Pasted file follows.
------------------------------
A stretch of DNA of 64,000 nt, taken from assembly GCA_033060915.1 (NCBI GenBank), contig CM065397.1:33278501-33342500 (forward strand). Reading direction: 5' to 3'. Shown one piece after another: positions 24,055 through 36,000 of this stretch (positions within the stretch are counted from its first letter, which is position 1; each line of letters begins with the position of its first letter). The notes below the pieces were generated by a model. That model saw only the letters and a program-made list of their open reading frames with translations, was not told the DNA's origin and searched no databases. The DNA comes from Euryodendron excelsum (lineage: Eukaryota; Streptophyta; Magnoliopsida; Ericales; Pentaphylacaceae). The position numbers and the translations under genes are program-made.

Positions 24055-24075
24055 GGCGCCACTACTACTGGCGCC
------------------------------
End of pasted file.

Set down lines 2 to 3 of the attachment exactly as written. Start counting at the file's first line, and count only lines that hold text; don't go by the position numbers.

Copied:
Positions 24055-24075
24055 GGCGCCACTACTACTGGCGCC